Management

Struggling HUD pins hopes on portfolio management

money on fire

The Department of Housing and Urban Development wasted nearly a quarter of a billion dollars in a haphazard IT push, according to a senior agency official, and now wants to turn things around.

At a May 3 breakfast held by the Potomac Forum, Susan Shuback, deputy CIO in HUD's Office of Customer Relationship and Performance Management, said that beginning in 2010, Congress gave HUD an extra $240 million over two years.

"We blew through" the money, she said. "When we had that large influx of money, 10,000 flowers bloomed."

HUD components went wild, buying technology in a disorganized fashion and even setting up their own data centers, while the department's overarching goal of strategic IT modernization went unrealized.

"It was a nightmare," Shuback said. "We had to herd all those cats back into the fold."

In addition to dealing with the resulting "shadow IT" problem, HUD officials now must address the fact that 95 percent of their IT budget goes to the operations and maintenance of old systems, Shuback said.

Governmentwide, O&M accounts for 75 percent to 80 percent of agencies' spending.

Part of the solution has involved making hard choices, such as the CIO office's decision not to deploy an IT tool that had already been purchased.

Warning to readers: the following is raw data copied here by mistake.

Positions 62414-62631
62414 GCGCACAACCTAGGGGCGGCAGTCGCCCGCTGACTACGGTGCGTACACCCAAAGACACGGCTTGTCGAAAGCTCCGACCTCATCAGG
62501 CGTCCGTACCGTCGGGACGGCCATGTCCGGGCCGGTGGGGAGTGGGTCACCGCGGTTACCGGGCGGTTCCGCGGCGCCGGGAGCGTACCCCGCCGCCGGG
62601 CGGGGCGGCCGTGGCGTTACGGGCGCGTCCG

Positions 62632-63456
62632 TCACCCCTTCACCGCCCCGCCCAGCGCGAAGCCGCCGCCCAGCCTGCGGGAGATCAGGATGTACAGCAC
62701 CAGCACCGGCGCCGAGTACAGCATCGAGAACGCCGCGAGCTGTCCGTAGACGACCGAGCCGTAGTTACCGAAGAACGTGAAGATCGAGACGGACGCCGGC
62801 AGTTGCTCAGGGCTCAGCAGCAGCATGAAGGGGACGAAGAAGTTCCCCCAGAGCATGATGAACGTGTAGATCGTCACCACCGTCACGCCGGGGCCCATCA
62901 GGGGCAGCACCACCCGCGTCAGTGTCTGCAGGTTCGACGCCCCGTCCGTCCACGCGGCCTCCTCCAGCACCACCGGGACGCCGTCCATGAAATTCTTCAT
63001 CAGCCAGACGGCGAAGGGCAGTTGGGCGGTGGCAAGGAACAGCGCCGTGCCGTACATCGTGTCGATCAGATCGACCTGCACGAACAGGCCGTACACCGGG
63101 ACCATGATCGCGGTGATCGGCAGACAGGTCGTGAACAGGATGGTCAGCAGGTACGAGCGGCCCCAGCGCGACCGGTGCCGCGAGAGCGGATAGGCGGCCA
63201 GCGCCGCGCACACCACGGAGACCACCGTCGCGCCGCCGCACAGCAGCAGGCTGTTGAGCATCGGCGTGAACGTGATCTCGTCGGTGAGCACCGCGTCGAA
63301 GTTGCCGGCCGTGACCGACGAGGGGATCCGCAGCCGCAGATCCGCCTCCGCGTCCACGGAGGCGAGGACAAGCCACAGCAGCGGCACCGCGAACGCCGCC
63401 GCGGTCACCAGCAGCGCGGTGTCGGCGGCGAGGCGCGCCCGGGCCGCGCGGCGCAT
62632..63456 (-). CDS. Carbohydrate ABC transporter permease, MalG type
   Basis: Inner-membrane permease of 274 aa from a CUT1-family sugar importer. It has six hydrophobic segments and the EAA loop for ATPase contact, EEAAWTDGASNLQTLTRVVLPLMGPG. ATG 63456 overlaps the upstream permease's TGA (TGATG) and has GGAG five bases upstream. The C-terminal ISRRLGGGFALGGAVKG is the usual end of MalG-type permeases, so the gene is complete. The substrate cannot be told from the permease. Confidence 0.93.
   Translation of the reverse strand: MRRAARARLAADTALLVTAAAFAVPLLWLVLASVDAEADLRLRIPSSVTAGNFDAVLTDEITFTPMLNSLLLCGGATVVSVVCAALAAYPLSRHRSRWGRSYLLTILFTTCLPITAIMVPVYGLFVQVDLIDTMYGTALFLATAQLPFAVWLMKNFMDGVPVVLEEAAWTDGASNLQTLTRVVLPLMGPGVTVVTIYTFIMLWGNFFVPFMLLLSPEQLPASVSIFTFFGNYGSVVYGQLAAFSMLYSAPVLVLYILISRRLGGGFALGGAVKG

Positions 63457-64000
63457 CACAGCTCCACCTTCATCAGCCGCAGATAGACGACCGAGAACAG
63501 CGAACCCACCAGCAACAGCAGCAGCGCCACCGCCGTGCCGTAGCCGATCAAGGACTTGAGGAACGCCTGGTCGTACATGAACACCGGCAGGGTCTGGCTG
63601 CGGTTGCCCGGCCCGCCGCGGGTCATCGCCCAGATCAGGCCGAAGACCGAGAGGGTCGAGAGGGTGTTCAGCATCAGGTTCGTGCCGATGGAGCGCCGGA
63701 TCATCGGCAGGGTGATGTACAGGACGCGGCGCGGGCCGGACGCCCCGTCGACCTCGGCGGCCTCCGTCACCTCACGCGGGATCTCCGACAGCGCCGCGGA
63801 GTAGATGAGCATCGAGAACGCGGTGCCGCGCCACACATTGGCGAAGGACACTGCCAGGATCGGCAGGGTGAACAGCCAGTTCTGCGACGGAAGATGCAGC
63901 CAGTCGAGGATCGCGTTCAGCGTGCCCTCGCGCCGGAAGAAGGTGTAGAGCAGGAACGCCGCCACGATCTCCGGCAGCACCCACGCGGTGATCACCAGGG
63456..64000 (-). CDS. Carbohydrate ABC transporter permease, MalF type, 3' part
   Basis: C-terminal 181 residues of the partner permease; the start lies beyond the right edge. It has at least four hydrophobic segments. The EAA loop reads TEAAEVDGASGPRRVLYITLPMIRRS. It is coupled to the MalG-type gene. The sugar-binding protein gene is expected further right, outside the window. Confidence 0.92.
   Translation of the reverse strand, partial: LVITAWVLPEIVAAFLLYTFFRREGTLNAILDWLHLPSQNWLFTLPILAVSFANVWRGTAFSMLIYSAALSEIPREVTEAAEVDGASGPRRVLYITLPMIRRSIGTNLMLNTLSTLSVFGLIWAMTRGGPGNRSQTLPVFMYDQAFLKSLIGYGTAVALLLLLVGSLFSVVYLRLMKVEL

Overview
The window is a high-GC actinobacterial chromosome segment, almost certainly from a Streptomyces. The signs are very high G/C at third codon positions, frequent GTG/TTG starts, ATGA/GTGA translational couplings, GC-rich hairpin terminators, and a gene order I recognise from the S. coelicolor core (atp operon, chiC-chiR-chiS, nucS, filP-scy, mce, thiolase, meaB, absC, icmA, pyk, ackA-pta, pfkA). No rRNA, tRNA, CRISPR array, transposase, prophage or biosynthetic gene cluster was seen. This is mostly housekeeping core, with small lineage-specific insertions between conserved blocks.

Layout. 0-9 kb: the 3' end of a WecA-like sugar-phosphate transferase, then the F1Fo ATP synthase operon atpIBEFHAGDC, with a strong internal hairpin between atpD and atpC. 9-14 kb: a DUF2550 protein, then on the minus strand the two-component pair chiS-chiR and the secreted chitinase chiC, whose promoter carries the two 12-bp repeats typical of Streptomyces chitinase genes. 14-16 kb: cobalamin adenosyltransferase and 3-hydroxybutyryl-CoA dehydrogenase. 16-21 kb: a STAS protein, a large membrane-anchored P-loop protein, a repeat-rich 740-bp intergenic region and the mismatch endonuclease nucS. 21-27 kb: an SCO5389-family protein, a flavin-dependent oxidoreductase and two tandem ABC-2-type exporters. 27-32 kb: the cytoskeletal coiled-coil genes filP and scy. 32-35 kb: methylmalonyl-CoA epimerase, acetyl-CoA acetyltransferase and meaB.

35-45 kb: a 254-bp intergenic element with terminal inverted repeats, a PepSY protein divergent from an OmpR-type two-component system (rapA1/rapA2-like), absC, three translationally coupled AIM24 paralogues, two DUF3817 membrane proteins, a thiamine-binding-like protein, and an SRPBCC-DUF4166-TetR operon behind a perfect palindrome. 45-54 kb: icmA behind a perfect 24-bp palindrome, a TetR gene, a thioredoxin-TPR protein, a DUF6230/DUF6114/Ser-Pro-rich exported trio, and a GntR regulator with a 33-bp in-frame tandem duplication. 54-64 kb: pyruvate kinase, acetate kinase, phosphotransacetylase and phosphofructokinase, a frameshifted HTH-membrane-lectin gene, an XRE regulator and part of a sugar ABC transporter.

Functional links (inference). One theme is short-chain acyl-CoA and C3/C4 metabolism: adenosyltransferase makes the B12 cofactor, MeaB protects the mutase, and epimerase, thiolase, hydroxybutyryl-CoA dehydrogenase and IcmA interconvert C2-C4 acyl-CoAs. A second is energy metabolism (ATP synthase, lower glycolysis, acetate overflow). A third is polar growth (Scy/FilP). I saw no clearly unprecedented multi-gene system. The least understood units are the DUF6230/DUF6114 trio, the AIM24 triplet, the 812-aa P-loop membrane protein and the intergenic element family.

Shuback said she has a lot of faith in HUD PLUS, which seeks to unite all the department's IT spending under one tool. HUD is developing the tool with Microsoft and Ernst and Young.

Crucially, HUD teams won't be able to create new project files within the system but will instead have to start every file as a new business need. The goal is to ensure that IT acquisitions are responses to actual needs instead of whim-driven buys, said Ernst and Young Managing Partner Jon Hughes.

"A tool is only as good as you're willing to make people use it," Shuback said. "Without the accountability, it falls apart pretty quickly."

She touted the tool's transparency, saying it should give all program managers a complete look at where HUD's IT dollars are spent. Transparency will be an especially important element of HUD's new portfolio management approach as the department works to regain the trust of Congress and its component agencies, she said.

About the Author

Zach Noble is a former FCW staff writer.

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